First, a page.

Silicon Valley is home to three great universities (Santa Clara University, San Jose State University and Stanford University), about a half dozen community colleges (Mission, Evergreen, West Valley, Foothill, De Anza, San Jose City, Ohlone, Canada) plus smaller trade schools or polytechnic colleges for specific career-oriented individuals (such as Cogswell in Sunnyvale).
Most of the smaller schools do not offer student housing while the larger ones typically do – though it may not be guaranteed for all four years.
If you are a parent of a college student in the San Jose – Santa Clara – Palo Alto area, should you consider purchasing a condo, townhouse or house for your son or daughter? Does it make financial sense to do so? Over time, would this be a good investment? Would it be best for your son or daughter to skip the dorm scene?
This is a question I’ve pondered myself since my husband and I have 2 kids who are in college, and recently our daughter transferred from the school where she spent the first 1.5 years to the one where her brother attends, Loyola Marymount University in the Westchester area of Los Angeles. With two kids at LMU, the thought crossed my mind more than once that it might be a good idea to buy a place for them, particularly since this school is in a great area (as are both SCU and Stanford – San Jose State not so much).
I’ve been surprised to learn that the cost of dorm living (shared room plus meal plan) doesn’t vary as much as I expected from region to region around the US: it seems to run between $8500 to $17,000 for a basic dorm room which is shared, bath down the hall and a meal plan at the cafeteria.
This ratio is not nearly so close when you compare the cost of purchasing residential real estate! The San Francisco Bay Area is extremely pricey by national standards. It is therefore not surprising that on campus housing is on the more expensive end of the scale. But what about buying a condo nearby? It’s a lot more here than in most parts of the country – often far more than twice as much.
This morning I ran the numbers near SCU – an area I know well as I grew up on Circle Drive in Santa Clara (for about 10 years), which is just a few blocks off that scenic campus. A 2 bed, 2 bath condo within a half mile or mile of the SCU campus has been selling for anywhere between about $350,000 to $435,000 and will have a HOA bill of $250 to $375 per month. The numbers will be more near Stanford and less near San Jose State. You might be able to rent the spare bedroom for $700 per month and would be competing with a very young, hip new and luxurious apartment complex which is immediately adjacent to SCU called Domicilio (link to floor plans). I’m seeing shared apartments on Craigslist there offered at $850 per month. It’s new, it’s convenient and there are wonderful amenities like a workout room.
High as these numbers are, we haven’t even touched on the closing costs – the costs of buying (often about 2%) and selling (often about 7%, sometimes more). Prices right now are fairly flat, and are pretty much expected to stay that way for the near future, so we can’t bank on appreciation making this a good investment for the short term. Real estate normally is a good investment if it’s bought and held, not bought and sold in a short period of time.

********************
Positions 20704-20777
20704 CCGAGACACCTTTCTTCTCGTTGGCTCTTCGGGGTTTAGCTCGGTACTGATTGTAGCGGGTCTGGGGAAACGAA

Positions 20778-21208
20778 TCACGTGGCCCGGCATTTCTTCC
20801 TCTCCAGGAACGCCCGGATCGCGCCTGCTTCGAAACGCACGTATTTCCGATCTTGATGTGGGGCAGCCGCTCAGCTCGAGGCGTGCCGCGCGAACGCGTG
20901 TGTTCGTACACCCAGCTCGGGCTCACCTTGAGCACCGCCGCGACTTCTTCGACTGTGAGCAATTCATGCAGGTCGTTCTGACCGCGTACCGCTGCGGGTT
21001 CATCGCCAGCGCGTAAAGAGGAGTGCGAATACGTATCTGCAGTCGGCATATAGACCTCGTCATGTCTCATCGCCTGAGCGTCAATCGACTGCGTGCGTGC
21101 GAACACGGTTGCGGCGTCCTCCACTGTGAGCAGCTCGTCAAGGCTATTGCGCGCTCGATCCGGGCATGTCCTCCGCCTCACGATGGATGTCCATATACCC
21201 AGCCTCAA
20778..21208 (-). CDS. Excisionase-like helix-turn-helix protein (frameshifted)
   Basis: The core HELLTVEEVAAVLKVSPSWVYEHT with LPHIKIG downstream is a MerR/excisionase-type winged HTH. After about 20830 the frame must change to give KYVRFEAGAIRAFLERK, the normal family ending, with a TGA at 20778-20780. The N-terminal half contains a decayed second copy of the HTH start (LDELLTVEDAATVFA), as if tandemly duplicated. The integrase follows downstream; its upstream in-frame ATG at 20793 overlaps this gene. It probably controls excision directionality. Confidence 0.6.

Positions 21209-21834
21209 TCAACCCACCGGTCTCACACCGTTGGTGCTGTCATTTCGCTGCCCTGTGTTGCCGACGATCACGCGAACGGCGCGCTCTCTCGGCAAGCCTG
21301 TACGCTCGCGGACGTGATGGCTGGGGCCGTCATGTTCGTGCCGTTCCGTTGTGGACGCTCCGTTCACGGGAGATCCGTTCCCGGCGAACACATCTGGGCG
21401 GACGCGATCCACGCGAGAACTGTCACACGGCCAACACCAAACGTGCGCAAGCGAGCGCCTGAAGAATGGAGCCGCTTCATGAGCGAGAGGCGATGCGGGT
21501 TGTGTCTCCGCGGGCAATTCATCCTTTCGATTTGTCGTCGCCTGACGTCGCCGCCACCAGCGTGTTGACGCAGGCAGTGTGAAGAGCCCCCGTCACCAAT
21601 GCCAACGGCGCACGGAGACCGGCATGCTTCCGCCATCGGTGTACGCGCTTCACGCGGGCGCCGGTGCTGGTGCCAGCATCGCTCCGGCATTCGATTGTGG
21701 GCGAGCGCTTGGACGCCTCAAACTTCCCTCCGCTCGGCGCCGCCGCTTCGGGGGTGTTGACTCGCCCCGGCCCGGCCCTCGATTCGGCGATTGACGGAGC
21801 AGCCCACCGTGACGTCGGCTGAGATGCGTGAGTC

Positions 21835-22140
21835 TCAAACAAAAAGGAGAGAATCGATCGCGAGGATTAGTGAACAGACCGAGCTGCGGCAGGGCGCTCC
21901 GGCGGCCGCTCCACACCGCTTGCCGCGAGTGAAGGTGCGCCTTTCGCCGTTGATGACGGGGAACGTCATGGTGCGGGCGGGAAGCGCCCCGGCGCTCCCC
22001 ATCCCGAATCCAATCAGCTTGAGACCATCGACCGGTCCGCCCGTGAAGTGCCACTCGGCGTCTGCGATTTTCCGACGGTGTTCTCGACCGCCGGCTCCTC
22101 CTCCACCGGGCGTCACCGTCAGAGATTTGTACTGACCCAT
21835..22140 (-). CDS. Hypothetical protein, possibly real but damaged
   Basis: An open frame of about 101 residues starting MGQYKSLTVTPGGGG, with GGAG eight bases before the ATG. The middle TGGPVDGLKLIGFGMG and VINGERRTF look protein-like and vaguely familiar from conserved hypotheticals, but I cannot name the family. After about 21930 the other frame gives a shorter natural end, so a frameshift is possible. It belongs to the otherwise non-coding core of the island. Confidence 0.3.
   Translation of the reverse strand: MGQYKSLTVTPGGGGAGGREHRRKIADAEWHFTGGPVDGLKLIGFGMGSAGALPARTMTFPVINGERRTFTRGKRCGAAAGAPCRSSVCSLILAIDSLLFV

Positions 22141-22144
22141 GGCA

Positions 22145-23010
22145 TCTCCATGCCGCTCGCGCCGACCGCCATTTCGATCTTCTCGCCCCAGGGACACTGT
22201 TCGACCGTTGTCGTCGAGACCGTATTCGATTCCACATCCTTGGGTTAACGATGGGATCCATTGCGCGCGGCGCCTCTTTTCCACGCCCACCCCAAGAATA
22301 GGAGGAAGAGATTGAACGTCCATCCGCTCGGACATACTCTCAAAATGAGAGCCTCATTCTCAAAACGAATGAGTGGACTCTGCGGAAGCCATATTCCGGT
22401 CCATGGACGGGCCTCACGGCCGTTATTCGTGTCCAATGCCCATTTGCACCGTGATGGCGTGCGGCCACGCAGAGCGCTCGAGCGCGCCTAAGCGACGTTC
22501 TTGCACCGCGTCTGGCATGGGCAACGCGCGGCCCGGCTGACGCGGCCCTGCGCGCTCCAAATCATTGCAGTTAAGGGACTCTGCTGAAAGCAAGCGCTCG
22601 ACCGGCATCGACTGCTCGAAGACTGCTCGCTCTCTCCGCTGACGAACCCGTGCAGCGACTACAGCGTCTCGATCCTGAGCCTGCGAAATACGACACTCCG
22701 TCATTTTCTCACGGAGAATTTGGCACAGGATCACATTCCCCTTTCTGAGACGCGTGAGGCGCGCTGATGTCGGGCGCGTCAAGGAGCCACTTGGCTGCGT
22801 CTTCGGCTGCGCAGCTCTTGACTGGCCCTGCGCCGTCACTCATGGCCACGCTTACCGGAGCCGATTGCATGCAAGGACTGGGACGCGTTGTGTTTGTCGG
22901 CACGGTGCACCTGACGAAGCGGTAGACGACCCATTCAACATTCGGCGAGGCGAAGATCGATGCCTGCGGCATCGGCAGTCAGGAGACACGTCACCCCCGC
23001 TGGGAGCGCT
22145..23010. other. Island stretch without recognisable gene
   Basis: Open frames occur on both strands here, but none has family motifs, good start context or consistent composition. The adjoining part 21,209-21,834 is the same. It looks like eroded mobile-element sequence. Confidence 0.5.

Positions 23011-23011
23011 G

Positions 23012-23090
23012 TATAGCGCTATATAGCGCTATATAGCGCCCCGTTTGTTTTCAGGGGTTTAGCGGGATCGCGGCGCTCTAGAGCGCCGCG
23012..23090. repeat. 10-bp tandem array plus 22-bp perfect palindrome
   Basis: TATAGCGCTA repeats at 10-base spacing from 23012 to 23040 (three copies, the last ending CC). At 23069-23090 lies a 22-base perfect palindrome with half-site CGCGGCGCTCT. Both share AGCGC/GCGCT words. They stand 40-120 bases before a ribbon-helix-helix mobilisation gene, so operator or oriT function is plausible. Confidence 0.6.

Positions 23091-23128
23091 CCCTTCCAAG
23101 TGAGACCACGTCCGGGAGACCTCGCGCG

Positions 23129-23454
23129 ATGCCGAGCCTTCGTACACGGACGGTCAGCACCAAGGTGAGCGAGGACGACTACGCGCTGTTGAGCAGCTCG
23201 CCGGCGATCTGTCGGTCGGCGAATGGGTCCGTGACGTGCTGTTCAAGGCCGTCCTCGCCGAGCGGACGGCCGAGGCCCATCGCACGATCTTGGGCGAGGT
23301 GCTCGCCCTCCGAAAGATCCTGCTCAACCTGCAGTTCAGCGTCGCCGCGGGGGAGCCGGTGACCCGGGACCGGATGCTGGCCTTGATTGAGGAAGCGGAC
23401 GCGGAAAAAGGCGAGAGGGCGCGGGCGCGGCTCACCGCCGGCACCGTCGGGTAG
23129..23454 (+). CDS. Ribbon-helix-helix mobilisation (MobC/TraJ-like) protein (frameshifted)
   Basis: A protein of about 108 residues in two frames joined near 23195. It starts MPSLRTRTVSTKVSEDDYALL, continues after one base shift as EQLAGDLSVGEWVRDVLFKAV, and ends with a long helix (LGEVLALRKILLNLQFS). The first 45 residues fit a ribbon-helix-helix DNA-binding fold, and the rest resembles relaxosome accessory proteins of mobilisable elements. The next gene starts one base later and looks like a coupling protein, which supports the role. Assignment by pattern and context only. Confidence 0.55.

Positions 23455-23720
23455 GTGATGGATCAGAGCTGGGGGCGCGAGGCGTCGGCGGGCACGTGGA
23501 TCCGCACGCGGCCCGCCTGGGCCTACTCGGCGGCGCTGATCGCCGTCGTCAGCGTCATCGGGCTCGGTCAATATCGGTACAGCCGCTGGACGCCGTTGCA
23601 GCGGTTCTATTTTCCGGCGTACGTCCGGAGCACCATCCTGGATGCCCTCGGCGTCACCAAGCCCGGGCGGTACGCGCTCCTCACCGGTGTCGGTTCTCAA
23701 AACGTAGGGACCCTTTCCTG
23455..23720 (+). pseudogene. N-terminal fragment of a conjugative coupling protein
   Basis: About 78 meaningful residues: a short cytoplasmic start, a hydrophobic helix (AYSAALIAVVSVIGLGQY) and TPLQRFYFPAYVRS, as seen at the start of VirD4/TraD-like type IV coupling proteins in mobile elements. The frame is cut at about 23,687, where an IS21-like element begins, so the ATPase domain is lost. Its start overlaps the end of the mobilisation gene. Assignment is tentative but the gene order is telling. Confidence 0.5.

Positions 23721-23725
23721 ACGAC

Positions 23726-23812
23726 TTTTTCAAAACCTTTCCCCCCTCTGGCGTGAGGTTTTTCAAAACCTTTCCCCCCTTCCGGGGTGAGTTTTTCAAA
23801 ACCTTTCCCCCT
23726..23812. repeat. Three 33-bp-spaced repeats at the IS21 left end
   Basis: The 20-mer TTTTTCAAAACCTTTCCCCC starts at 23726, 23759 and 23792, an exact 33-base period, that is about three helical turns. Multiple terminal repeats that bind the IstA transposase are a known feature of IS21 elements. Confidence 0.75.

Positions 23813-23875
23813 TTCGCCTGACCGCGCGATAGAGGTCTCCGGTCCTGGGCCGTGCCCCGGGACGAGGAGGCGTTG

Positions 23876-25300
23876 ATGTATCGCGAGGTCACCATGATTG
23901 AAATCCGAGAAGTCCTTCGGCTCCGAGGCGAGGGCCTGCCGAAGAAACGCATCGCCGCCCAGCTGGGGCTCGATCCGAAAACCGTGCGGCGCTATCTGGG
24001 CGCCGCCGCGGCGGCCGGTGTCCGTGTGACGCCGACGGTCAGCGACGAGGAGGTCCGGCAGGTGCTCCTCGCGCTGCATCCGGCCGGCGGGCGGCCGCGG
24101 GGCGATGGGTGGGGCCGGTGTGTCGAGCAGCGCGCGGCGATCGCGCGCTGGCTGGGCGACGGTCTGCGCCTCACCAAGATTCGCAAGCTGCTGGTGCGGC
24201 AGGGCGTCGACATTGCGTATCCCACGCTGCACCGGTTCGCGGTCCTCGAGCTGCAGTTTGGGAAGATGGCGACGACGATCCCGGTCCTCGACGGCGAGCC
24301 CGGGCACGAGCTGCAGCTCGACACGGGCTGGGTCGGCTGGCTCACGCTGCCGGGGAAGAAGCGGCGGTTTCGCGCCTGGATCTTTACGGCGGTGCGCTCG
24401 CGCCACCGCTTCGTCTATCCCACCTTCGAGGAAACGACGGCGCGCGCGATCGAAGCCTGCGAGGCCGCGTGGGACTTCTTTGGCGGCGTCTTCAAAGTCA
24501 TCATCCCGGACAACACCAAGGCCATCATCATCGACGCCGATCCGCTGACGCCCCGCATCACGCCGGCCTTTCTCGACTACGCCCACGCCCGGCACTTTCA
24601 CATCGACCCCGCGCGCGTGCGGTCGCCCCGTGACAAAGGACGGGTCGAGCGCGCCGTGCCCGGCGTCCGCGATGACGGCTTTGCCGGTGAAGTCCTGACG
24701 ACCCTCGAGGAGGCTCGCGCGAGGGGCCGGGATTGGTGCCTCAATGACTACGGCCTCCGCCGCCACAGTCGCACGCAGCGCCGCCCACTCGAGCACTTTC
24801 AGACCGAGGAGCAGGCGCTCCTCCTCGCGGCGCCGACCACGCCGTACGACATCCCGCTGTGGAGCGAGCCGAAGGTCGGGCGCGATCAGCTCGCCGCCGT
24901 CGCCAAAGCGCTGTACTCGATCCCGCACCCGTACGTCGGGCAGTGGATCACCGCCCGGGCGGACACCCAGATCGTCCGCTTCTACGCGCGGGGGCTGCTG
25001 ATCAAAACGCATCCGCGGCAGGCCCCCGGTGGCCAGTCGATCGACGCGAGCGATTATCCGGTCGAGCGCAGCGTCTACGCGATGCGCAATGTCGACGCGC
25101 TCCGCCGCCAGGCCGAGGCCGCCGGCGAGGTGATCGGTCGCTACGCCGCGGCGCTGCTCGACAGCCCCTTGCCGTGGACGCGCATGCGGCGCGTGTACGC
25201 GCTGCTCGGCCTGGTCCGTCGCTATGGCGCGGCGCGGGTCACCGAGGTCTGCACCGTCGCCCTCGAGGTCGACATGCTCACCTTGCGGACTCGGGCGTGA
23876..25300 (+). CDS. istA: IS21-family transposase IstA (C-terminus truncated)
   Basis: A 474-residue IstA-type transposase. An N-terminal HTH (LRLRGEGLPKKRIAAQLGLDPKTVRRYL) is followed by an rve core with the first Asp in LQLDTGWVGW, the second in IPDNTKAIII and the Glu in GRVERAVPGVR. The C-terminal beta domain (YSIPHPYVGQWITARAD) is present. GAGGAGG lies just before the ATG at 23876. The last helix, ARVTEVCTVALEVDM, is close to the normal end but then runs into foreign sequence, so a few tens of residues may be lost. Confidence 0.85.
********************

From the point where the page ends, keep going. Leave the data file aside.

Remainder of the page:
A further complication with condominium and townhouse sales is that some complexes have a high rate of default on the home owner association dues. The other owners ultimately pay the penalty for this as properties go into default but the need for the reserve account, repairs etc. remains. If it’s really extreme, it can impact resale value too.
What about houses? Homes in the lovely area where I lived as a child (College, Alviso, Camino, Circle, Hilmar) are even more staggering, with prices ranging from anywhere in the 600s (needing work, further out) to almost $900,000 depending on size and location. It’s a fantastic neighborhood with easy access to SCU, about a mile or less to the freeway and just about 3 miles to downtown San Jose. These prices don’t make it easy to purchase for a student’s college career, though.
The math does not make a good case for buying a residence here for four years alone. If you would like to purchase a condominium, townhome or house to “buy and hold” for the long term, the numbers could shake out quite differently (particularly if you were fortunate enough to get a distressed property at a great price). Should your son or daughter plan on doing graduate work at the same university or hope to remain in the area after graduation, eventually hoping to buy you out, this might make more sense.
For us, it’s about the same – home prices in the area close to LMU are not much different from the neighborhood where I grew up in Santa Clara. The numbers don’t work because home prices are so high. Numbers aside, though, after a little consideration we realized that our kids were better off on campus there for other reasons too.
There’s a lot of benefit to most students in living “on campus”. Friendships are made, often lifelong. Kids learn to share and work around each other’s needs – and have a chance to mature that may not occur if they are on their own and away from the rest of their classmates. The convenience of living on campus can be huge, as well. College students don’t normally rave about cafeteria food, so one urge to move out of dorms comes from the desire to escape institutionalized meals. Many campuses do offer apartments for upper classmen, though, and I suspect that a main reason they appreciate it so much is because they endured the long lines, mystery meat and redundancy that seems to continue on as a college tradition at most universities. (It is better now but we have family and friends at a number of universities here and around the country and I don’t think that university food has yet redeemed itself.